The history of cinema is a cavalcade of genres and tropes. Many of these reflect, although not exclusive to, the eras in which they were made. One such genre is Film Noir, which instantly brings to mind moody atmospheric outdoor lighting and shady interiors of the 1940s.
Here are six classic movies that show show how Film Noir was shaped and influenced.
The Cabinet of Dr Caligari (1920)
This silent movie tells the tale of murder and mystery, which begins with a the foretelling of a man’s death at an annual fair. The story came about after the writer, Hans Janowitz attended a carnival, where he noticed a strange man hiding in the shadows. The next day, he learned that a woman had been killed at the carnival. Janowitz attended the funeral, and noticed the strange man was also there. While there was no evidence the man was the killer, it gave the writer the basis of the plot of The Cabinet of Dr Caligari.
M is a film about the pursuit of a child killer, played particularly sinisterly by Peter Lorre, and its affect on the population of Berlin. The city’s police embark on an intensive manhunt, as do the local criminals, frustrated at the tight grip the police have on Berlin since the murders. Directed by Fritz Lang, it is a chilling and atmospheric film full of striking images and powerful undertones. Lang was known for his stylish silent movies, and this was his first ‘talkie’.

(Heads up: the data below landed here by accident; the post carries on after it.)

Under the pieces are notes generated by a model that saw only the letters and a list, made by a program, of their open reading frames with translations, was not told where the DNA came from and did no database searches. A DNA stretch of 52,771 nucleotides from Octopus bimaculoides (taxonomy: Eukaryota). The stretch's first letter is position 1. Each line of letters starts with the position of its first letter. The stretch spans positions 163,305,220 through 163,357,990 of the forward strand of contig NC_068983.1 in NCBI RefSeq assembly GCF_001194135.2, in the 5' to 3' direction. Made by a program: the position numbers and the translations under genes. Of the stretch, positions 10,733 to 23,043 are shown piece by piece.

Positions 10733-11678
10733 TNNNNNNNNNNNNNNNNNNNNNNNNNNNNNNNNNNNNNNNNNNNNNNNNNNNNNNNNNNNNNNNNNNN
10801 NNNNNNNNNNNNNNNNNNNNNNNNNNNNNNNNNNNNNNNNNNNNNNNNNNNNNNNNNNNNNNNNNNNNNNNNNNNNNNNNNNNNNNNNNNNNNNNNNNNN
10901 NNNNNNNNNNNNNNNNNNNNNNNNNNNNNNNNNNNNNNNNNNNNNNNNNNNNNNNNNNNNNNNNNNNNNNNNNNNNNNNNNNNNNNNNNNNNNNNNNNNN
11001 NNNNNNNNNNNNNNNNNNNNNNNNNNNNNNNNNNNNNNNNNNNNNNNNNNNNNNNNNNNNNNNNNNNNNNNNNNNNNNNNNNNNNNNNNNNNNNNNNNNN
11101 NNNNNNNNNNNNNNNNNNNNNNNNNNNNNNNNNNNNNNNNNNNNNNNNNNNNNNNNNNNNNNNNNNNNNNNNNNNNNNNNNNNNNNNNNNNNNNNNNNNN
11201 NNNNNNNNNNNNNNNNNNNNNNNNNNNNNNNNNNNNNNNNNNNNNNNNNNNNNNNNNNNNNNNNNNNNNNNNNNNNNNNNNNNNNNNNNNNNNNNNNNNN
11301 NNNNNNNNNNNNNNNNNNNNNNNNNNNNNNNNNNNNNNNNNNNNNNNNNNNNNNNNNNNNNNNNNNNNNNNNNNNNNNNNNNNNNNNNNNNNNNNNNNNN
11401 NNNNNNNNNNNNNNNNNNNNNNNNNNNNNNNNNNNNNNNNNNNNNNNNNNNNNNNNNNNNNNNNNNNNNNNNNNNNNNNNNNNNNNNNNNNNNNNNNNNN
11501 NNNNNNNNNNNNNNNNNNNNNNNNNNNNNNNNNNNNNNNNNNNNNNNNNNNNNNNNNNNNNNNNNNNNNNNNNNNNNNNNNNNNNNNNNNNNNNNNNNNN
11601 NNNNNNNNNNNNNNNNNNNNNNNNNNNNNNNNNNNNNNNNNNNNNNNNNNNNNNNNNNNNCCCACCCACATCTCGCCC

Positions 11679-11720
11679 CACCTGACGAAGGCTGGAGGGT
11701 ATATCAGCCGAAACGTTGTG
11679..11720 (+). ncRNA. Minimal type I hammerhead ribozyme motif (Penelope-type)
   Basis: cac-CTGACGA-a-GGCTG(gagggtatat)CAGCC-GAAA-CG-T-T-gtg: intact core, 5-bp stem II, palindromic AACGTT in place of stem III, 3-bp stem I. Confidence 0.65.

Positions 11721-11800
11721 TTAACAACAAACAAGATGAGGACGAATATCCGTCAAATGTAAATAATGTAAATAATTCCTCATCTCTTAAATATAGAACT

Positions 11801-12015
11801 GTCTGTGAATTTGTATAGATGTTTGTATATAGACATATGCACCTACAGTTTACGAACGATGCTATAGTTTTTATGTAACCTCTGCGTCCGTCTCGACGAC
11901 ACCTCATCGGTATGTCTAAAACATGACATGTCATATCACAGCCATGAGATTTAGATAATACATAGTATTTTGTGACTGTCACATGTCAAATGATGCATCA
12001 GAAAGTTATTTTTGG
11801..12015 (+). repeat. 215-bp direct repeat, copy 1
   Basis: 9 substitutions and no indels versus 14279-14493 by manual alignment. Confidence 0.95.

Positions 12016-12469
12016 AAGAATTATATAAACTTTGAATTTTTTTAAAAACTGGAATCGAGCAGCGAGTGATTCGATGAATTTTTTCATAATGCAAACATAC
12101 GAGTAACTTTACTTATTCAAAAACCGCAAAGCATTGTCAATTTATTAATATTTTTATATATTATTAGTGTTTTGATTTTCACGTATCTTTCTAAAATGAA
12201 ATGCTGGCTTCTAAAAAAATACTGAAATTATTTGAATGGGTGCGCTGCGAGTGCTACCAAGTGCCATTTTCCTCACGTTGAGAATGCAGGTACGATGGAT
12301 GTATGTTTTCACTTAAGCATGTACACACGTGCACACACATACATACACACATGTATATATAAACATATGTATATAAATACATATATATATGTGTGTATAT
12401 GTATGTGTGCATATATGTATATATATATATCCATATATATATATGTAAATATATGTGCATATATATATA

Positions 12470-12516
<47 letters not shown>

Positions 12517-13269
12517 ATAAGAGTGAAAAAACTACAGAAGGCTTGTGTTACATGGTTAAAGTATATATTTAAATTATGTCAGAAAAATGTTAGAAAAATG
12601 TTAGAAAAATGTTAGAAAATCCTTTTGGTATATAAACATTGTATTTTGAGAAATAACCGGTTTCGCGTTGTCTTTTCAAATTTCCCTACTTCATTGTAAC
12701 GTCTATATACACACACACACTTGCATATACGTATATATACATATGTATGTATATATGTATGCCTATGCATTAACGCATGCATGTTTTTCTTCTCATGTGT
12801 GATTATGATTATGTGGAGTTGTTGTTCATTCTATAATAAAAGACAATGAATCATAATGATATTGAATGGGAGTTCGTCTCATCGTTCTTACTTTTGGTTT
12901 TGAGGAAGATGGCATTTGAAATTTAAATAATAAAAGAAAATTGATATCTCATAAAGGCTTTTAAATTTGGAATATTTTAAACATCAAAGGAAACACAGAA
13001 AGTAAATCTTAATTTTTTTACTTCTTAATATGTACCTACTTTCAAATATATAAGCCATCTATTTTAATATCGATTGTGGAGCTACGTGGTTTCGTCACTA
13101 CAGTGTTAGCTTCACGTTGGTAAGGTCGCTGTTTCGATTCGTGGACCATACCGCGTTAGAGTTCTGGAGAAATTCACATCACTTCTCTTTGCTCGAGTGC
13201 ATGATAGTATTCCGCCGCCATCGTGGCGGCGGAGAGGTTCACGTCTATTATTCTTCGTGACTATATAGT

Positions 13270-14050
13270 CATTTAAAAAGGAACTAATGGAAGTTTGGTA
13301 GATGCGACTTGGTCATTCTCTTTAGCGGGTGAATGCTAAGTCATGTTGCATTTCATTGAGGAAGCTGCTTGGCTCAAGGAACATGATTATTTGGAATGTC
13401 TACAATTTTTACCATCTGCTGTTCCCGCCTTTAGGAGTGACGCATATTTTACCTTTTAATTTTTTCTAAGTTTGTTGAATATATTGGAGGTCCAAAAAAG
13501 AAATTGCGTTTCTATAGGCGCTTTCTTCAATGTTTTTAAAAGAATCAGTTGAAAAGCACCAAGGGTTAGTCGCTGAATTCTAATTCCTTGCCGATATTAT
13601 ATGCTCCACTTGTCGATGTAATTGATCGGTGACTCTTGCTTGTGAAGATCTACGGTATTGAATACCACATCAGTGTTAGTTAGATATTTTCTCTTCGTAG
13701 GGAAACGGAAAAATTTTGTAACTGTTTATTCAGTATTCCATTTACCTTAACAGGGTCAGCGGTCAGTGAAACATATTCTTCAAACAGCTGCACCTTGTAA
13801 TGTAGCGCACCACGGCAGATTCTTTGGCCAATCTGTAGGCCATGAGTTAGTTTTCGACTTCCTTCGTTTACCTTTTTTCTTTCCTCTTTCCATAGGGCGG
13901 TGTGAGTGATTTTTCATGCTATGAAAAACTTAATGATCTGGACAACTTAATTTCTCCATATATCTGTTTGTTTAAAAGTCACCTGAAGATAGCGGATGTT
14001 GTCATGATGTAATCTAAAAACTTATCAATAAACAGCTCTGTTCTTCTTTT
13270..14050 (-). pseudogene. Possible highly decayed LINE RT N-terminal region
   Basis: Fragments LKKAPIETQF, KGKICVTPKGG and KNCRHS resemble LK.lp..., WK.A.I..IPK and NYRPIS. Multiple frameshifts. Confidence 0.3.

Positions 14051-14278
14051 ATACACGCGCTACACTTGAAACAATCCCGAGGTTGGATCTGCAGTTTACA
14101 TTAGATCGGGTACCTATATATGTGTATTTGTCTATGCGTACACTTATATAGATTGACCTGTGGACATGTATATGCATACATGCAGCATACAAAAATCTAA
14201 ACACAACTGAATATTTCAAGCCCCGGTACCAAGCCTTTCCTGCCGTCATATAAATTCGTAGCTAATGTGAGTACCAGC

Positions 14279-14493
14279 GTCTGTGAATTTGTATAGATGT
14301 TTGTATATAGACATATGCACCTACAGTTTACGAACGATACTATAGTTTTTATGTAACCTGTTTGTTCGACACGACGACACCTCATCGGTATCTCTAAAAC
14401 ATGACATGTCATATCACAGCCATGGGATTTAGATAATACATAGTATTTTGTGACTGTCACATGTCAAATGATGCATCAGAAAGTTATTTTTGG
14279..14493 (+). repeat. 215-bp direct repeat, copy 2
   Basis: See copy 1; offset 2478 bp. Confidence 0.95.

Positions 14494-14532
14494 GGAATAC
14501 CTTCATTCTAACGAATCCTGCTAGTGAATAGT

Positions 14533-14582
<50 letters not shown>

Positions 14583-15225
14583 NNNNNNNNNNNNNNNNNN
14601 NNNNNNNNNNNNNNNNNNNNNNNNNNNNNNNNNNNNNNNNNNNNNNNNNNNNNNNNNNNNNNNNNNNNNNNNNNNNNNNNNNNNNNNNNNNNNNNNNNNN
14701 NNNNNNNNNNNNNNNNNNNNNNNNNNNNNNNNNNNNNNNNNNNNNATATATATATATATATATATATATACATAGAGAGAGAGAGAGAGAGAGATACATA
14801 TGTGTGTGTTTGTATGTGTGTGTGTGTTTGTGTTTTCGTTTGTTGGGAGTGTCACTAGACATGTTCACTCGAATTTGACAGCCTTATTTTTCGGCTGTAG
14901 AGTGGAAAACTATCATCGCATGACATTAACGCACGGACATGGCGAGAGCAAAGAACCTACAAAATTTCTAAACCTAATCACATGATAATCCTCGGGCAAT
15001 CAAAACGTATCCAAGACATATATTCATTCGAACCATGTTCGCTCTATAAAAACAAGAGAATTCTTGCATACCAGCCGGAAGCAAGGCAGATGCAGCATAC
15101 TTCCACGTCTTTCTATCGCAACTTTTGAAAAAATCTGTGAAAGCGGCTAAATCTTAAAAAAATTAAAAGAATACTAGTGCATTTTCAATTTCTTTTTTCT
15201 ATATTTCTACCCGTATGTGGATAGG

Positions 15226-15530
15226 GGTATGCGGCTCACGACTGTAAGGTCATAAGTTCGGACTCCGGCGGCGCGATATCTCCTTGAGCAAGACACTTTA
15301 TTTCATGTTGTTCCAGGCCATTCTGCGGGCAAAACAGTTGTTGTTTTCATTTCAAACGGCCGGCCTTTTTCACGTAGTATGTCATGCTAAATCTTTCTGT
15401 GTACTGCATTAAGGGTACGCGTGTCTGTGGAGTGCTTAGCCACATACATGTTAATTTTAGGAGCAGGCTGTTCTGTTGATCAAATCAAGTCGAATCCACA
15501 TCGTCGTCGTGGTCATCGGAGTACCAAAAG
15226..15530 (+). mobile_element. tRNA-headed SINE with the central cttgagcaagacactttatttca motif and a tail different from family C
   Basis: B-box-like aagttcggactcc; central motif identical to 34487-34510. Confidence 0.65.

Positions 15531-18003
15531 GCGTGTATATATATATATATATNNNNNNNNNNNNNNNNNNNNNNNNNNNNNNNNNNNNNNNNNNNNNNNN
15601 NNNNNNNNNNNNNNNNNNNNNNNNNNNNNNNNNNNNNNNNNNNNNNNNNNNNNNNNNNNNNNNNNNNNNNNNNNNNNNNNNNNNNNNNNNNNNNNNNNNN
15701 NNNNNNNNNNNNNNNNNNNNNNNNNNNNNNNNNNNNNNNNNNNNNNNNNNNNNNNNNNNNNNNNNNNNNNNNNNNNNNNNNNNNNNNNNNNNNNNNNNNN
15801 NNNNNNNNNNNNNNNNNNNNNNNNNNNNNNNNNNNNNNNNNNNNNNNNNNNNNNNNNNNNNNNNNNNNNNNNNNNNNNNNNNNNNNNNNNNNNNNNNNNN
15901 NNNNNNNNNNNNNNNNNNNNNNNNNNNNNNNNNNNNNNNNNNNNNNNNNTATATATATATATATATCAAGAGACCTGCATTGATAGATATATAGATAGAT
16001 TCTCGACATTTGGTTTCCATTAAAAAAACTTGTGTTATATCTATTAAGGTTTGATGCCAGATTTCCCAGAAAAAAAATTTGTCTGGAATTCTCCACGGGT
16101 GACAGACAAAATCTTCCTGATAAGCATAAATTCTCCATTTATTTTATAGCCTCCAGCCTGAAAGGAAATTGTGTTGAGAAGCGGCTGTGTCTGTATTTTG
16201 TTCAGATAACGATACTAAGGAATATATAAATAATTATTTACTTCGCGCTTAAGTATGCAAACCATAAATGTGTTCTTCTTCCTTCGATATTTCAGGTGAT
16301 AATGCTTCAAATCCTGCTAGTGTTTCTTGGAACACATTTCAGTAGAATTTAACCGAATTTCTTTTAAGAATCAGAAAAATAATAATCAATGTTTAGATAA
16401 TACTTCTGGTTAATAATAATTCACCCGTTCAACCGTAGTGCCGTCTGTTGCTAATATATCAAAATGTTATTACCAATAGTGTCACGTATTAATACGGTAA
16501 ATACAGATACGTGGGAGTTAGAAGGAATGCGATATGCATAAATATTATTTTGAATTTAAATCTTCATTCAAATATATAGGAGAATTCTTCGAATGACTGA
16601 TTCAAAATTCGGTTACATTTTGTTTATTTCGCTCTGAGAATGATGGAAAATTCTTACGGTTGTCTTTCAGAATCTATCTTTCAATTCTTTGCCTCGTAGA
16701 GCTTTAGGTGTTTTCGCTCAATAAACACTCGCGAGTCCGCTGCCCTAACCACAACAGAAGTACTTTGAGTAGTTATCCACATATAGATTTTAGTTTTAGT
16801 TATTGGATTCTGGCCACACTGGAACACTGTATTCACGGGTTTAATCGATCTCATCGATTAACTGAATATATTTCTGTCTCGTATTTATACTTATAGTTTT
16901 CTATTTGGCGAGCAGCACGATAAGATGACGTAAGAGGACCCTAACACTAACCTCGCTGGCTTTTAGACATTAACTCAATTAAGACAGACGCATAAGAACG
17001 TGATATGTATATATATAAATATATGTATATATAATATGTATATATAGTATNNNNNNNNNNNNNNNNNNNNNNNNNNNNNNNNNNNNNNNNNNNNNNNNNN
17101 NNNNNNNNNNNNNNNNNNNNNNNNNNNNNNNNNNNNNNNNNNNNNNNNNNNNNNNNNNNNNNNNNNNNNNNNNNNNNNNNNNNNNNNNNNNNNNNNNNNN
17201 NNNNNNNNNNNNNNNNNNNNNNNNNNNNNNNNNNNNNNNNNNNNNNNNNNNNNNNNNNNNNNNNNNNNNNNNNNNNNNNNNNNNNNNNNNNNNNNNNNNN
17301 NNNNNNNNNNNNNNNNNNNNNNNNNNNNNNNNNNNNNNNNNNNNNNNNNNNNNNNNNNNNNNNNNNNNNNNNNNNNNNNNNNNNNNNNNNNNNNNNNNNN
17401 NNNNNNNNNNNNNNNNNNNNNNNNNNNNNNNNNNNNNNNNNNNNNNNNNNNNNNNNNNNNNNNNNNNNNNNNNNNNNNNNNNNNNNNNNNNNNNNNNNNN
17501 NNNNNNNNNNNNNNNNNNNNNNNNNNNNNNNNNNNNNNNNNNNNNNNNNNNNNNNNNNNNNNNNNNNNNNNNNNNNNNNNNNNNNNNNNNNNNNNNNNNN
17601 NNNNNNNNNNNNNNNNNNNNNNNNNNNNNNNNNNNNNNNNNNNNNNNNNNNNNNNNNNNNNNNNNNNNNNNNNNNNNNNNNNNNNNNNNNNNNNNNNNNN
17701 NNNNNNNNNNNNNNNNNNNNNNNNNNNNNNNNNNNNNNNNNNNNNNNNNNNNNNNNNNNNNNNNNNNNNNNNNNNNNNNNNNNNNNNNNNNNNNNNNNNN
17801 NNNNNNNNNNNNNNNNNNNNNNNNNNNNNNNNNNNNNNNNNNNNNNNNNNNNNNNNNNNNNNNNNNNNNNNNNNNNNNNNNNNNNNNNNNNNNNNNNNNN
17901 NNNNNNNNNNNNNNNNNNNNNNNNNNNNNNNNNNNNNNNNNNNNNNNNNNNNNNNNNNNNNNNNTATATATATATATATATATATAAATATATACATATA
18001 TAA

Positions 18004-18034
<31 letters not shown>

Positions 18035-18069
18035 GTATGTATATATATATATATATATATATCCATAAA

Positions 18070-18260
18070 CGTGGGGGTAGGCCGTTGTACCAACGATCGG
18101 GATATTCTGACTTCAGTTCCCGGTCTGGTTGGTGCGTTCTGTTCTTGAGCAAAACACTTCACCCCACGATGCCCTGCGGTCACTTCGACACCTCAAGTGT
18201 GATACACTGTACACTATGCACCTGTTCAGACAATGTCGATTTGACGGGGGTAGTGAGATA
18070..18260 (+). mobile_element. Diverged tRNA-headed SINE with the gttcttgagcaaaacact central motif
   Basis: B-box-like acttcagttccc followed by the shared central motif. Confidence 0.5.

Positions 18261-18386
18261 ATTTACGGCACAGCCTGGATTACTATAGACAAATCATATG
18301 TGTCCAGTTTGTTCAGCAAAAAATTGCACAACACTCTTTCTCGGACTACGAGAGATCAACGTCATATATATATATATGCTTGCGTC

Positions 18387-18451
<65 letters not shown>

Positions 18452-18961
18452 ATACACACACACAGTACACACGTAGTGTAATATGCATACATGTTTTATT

The Maltese Falcon (1941)
The blueprint for many private investigators, The Maltese Falcon stars Humphrey Bogart played the irrepressible Sam Spade. Perhaps the epitome of the Film Noir genre, it has everything; femme fatales, the criminal underworld and even hidden treasure. The Maltese Falcon was actor/director John Huston’s directorial debut, going on to direct a further 47 movies.
This Gun For Hire (1942)
Following the story of hitman Philip Raven (Alan Ladd), the film explores the change of relationship between the killer and his assigned victim, Ellen Graham, played by the stunning Veronica Lake. Alan Ladd was not well known as an actor at the time of production, so received fourth billing. The release of the movie made him a star.
Double Indemnity (1944)
Barbara Stanwyck plays Phyllis Dietrichson, who discusses the possibility of taking out an insurance policy on her husband, without him knowing, to insurance salesman, Walter Neff (Fred MacMurray). He soon realises that she is planning her husband’s murder. In the original script, Walter Neff was originally called ‘Ness’, however writer/director Billy Wilder found out that a Walter Ness already existed, living and working in Beverly Hills – as an insurance salesman.
Key Largo (1948)
Set in a run down hotel in Key Largo, Florida, Humphrey Bogart plays Frank McCloud, who has come to honour the memory of an old comrade whom he met in World War II. The hotel is soon beset by gangsters, who have sought shelter from an oncoming hurricane. Key Largo was the fourth and final time Lauren Bacall would work together with Humphrey Bogart as Hollywoods on-screen ‘golden couple’. The pair were due to work together some years later, but sadly Bogart died before the project could be started.
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